An independent company has weighed in on the shareholder dispute at the parent company of Anchor Bank, urging shareholders to vote in favor of management’s proposals instead of those proposed by Joel Lawson IV, a major shareholder in the company.
The annual shareholder meeting is set for 10 a.m. Wednesday at the Lacey Community Center, 6729 Pacific Ave. SE.
Lawson of Berwyn, Pennsylvania, who owns about 9 percent of Lacey-based Anchor Bancorp, feels the company has underperformed, relative to its banking peers.
After Lawson delivered a letter to shareholders earlier this month — in which he outlined his concerns about Anchor Bancorp and his desire to be elected to the board to spur change — ISS Proxy Advisory Services issued a release late last week.
ISS said it believes that change on the board is not needed because of “the steady progress that (Anchor Bancorp) has made since its IPO in 2011 and (because) the company successfully completed its mutual to stock conversion, has returned to profitability and has improved its capital position.”
ISS also recommends that shareholders vote for the company’s board nominees, Douglas Kay, George Donovan and Terri Degner.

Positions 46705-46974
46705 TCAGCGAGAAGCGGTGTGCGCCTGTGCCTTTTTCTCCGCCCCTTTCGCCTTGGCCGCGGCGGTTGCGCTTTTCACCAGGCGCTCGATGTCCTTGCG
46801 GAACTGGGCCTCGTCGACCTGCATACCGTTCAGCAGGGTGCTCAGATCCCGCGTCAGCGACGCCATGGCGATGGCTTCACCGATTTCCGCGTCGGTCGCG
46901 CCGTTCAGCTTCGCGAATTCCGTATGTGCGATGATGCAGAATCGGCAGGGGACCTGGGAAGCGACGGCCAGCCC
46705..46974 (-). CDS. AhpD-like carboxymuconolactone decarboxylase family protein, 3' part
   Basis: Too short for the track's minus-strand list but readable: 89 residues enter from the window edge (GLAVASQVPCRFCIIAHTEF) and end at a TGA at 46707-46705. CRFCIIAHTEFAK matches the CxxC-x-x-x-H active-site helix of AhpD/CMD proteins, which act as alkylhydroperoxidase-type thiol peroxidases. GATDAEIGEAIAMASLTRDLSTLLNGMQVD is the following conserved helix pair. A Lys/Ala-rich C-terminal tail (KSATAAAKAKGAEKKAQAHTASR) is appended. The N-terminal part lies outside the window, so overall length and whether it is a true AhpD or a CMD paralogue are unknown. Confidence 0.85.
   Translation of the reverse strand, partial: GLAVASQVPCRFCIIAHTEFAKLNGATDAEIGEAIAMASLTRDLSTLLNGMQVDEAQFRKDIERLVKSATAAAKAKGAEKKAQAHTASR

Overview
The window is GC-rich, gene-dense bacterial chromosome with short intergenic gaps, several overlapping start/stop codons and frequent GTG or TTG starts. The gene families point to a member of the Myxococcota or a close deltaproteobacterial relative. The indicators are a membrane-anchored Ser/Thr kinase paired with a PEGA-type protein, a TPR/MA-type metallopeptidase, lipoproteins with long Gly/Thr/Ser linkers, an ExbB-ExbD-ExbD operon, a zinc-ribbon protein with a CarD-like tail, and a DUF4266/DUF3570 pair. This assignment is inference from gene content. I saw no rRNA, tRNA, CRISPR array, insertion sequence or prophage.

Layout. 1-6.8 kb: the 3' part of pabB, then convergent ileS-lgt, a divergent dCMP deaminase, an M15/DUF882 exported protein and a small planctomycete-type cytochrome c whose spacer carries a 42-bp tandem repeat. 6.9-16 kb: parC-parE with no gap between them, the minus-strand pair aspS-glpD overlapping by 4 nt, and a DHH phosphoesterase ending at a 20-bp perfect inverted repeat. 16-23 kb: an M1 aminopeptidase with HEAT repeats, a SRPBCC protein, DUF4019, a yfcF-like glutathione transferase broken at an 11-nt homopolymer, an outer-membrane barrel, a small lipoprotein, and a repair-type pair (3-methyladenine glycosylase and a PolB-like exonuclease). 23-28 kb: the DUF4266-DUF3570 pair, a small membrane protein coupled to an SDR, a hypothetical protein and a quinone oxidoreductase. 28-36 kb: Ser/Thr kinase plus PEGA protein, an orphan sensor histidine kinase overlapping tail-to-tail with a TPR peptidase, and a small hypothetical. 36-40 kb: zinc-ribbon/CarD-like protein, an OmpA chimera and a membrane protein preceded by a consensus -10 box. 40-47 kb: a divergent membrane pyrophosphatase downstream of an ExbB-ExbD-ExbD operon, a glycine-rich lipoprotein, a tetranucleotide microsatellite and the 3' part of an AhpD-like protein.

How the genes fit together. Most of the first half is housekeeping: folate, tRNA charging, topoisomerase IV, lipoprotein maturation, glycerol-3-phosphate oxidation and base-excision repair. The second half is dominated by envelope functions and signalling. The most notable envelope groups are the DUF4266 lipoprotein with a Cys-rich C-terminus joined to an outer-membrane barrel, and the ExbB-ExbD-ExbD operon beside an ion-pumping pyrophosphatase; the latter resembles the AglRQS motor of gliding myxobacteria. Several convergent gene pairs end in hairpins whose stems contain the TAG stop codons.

“We’re quite pleased they saw fit to endorse our board members,” Anchor President and Chief Executive Jerry Shaw said Monday. He also described ISS as a well-known and respected company that works with large investors, including mutual funds, and not just in banking.
But Lawson remains undeterred because he followed the ISS announcement with one of his own, saying the company should immediately form a special committee to explore strategic alternatives, including a sale of the company.
“The capital markets for bank M&A are open; this may not be the case in 2-3 years,” Lawson said in a statement. “I believe not fully exploring a potential sale of the company now is doing a disservice to shareholders.”
Lawson, though, faces an uphill battle because Anchor Bancorp requires that board members be Washington state residents.
“If I am elected a director by the stockholders, and the board continues to refuse to waive the residency requirement, in my view, that would clearly mean that the board is refusing to heed the stockholders’ will,” Lawson said earlier this month.
On Monday, Anchor’s stock, which trades under the ticker symbol ANCB, fell three cents to close at $22.78 a share. But shareholders have benefited from a stock that has climbed 4.7 percent in the past month, likely pushed higher by the chatter of a possible sale.
In the past 52 weeks, the stock has ranged from $19.80 a share to $23.85 a share.